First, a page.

Would somebody please explain to me how the dutiful 0s and 1s of computer processes at some point unbind themselves and undertake independent thought? Could anyone describe the actual instant of transition? I’ve been asking these questions around the office for the last little while. Might we find a writer to explain, in terms that even I could understand, this moment when the warm breath of life turns a box of metal into Frankenstein’s monster? One smart sciency friend of mine told me (rather dismissively,  I thought) that it was all about algorithms. I’m sorry, but that doesn’t take me very far.

Then several months ago there arrived unbidden an article that reinforced my doubts about computer autonomy in terms that I could not have expressed but could follow. The piece was written by a fellow who had, in these very pages almost two decades ago, made a similarly iconoclastic argument about language. “There is only one thing everyone knows about language,” that article began, “—that it’s a living growing thing—so it seems particularly unfortunate that the notion should be false.” The writer, Mark Halpern, was described at the time as having written a book about computer programming, which lent some comfort to me in my decision to make his new piece on the limitations of computers the cover story in this issue.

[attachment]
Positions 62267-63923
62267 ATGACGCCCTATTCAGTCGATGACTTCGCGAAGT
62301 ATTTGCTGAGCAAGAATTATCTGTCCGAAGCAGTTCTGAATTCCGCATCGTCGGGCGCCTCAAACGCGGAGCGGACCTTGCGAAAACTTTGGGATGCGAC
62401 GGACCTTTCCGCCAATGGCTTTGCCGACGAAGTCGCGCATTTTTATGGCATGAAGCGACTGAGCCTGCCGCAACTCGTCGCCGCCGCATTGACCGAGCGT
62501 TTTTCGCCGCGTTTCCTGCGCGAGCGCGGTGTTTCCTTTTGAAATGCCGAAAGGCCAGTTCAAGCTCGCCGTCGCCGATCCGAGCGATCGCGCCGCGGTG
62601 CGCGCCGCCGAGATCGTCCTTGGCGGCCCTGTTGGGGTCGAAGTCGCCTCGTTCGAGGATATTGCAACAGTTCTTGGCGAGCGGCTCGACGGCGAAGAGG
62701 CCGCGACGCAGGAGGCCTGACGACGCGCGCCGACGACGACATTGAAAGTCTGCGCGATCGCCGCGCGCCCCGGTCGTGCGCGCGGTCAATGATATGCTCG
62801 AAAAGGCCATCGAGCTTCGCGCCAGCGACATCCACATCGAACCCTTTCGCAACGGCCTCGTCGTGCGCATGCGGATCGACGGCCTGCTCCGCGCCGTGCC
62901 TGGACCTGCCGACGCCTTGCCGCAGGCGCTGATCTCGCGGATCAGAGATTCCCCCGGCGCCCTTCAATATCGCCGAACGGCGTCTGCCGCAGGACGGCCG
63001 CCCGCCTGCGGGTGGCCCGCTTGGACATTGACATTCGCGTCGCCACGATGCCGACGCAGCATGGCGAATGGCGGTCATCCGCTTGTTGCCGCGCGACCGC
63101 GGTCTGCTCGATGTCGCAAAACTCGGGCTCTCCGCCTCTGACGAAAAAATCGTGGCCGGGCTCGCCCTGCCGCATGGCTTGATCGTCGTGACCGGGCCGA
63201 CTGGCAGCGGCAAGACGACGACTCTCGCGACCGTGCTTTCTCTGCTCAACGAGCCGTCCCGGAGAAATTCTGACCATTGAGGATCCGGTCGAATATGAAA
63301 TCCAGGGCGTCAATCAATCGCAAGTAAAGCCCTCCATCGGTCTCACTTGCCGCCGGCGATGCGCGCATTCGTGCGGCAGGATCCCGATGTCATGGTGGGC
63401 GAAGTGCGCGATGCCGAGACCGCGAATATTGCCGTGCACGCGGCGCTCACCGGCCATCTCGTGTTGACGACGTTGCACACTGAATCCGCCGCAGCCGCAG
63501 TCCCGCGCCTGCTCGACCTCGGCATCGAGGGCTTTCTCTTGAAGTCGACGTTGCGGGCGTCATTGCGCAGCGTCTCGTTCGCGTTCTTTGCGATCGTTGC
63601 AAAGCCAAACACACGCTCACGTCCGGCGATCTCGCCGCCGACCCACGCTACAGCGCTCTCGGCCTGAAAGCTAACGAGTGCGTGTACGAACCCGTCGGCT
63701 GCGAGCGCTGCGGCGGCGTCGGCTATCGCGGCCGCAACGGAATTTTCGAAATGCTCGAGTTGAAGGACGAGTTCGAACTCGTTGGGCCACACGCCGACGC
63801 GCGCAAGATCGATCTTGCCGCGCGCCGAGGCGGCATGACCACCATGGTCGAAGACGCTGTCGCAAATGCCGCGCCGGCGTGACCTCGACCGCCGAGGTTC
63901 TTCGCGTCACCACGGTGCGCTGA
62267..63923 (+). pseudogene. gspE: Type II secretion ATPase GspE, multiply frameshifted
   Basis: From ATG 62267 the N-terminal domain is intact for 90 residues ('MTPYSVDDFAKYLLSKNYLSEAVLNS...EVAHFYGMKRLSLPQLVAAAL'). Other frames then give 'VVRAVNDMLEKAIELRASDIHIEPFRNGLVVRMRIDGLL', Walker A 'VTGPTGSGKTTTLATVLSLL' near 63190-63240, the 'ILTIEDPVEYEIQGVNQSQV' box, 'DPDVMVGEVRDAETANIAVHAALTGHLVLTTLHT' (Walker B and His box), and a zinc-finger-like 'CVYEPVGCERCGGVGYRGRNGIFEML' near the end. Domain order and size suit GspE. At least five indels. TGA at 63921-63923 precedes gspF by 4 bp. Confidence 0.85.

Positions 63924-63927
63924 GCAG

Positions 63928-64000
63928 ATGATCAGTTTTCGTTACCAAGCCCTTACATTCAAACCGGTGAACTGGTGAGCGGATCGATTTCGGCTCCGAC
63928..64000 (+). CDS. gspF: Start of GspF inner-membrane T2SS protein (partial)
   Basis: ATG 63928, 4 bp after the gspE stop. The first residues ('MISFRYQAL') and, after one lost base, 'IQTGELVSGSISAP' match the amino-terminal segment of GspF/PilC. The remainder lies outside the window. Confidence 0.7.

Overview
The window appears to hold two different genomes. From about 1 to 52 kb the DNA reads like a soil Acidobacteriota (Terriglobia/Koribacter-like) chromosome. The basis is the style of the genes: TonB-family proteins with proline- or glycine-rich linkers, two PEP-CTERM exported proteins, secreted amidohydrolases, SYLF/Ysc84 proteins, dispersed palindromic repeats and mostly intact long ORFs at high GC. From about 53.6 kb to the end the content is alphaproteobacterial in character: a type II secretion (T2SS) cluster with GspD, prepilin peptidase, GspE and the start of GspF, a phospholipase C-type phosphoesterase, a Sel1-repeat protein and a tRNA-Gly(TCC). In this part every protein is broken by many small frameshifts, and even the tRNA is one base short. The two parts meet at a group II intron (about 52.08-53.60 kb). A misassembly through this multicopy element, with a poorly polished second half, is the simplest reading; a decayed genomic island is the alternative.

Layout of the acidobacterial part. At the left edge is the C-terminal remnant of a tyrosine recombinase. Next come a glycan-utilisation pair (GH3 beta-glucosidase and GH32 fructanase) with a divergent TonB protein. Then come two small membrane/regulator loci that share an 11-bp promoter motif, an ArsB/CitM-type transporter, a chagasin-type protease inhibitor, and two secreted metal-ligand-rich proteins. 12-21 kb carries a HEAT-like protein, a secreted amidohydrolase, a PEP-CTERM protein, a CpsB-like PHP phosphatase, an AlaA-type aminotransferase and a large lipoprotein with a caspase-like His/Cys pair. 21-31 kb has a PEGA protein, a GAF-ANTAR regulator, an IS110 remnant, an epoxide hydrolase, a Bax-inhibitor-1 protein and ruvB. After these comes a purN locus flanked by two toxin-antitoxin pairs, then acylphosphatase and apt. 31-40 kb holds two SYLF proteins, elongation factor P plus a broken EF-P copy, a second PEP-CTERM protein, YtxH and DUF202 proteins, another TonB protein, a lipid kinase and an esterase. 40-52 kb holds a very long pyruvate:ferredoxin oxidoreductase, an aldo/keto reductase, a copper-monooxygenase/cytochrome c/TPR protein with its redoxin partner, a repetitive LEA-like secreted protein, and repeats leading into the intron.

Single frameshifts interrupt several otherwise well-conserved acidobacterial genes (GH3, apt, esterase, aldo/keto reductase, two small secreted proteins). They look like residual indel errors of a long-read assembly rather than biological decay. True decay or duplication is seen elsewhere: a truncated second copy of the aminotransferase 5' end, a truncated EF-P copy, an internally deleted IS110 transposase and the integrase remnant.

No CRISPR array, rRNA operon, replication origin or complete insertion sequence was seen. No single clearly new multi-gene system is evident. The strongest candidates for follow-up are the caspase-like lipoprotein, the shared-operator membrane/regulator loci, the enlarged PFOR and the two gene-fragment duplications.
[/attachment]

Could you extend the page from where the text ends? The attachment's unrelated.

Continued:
Halpern’s argument is that the computer is and always will be a tool, like a hammer, its intrinsic simplicity disguised by the increasingly astonishing things it can do at speeds well beyond our comprehension. But speed and complexity are not thought, and certainly not independent thought. When computers escape our literal desktops and our smartphones and become robots or drones, they have not escaped their definitional boundaries. Halpern attributes our notion that robots can or soon will be able to act on their own to the Isaac Asimov factor, to science fiction. This matters, he points out, because evidence exists that people making serious decisions in government and the military have bought into the notion that computers are about to become autonomous.

A counter to Halpern’s argument asserts that computer programming has become so complicated, so deeply multilayered, that even if computers can do only what we tell them to do, we have lost control of them because we cannot follow all the implications of our instructions. And so the bonds of our control have been broken. Which perhaps reduces this to a semantic argument. But I think not. As Halpern wrote in that earlier piece, “greater clarity, coherence, and honesty” are “always the result when a process swathed in mystery is brought into the light, and we begin to understand and take responsibility for our own actions.”

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Robert Wilson's most recent book is Barnum: An American Life. He was the editor of the Scholar for more than 17 years.


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